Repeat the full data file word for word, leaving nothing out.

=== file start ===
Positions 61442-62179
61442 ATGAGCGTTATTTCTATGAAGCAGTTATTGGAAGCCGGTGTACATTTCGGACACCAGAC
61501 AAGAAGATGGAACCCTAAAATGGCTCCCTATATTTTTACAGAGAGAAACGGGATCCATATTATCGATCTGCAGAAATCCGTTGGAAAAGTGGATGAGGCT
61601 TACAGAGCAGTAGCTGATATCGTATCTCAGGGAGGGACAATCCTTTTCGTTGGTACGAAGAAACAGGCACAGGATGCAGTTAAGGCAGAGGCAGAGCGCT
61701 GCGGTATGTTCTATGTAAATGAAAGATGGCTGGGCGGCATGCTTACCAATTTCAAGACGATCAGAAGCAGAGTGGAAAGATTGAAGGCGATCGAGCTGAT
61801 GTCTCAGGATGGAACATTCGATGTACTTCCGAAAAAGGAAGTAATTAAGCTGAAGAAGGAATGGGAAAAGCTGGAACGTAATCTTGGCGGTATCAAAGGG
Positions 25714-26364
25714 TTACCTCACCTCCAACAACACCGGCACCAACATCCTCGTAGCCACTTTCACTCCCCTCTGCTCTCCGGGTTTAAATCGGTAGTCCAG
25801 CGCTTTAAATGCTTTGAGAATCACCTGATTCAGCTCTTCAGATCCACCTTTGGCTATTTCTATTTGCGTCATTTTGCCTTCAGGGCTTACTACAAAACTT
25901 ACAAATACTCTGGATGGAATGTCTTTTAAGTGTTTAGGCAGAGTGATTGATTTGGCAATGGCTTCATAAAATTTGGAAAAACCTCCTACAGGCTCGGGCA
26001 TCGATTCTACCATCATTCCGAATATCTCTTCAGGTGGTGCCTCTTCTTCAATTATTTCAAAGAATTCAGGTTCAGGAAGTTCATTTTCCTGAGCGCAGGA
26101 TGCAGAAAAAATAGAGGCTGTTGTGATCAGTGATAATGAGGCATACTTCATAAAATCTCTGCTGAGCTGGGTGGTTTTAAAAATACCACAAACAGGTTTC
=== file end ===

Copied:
Positions 61442-62179
61442 ATGAGCGTTATTTCTATGAAGCAGTTATTGGAAGCCGGTGTACATTTCGGACACCAGAC
61501 AAGAAGATGGAACCCTAAAATGGCTCCCTATATTTTTACAGAGAGAAACGGGATCCATATTATCGATCTGCAGAAATCCGTTGGAAAAGTGGATGAGGCT
61601 TACAGAGCAGTAGCTGATATCGTATCTCAGGGAGGGACAATCCTTTTCGTTGGTACGAAGAAACAGGCACAGGATGCAGTTAAGGCAGAGGCAGAGCGCT
61701 GCGGTATGTTCTATGTAAATGAAAGATGGCTGGGCGGCATGCTTACCAATTTCAAGACGATCAGAAGCAGAGTGGAAAGATTGAAGGCGATCGAGCTGAT
61801 GTCTCAGGATGGAACATTCGATGTACTTCCGAAAAAGGAAGTAATTAAGCTGAAGAAGGAATGGGAAAAGCTGGAACGTAATCTTGGCGGTATCAAAGGG
Positions 25714-26364
25714 TTACCTCACCTCCAACAACACCGGCACCAACATCCTCGTAGCCACTTTCACTCCCCTCTGCTCTCCGGGTTTAAATCGGTAGTCCAG
25801 CGCTTTAAATGCTTTGAGAATCACCTGATTCAGCTCTTCAGATCCACCTTTGGCTATTTCTATTTGCGTCATTTTGCCTTCAGGGCTTACTACAAAACTT
25901 ACAAATACTCTGGATGGAATGTCTTTTAAGTGTTTAGGCAGAGTGATTGATTTGGCAATGGCTTCATAAAATTTGGAAAAACCTCCTACAGGCTCGGGCA
26001 TCGATTCTACCATCATTCCGAATATCTCTTCAGGTGGTGCCTCTTCTTCAATTATTTCAAAGAATTCAGGTTCAGGAAGTTCATTTTCCTGAGCGCAGGA
26101 TGCAGAAAAAATAGAGGCTGTTGTGATCAGTGATAATGAGGCATACTTCATAAAATCTCTGCTGAGCTGGGTGGTTTTAAAAATACCACAAACAGGTTTC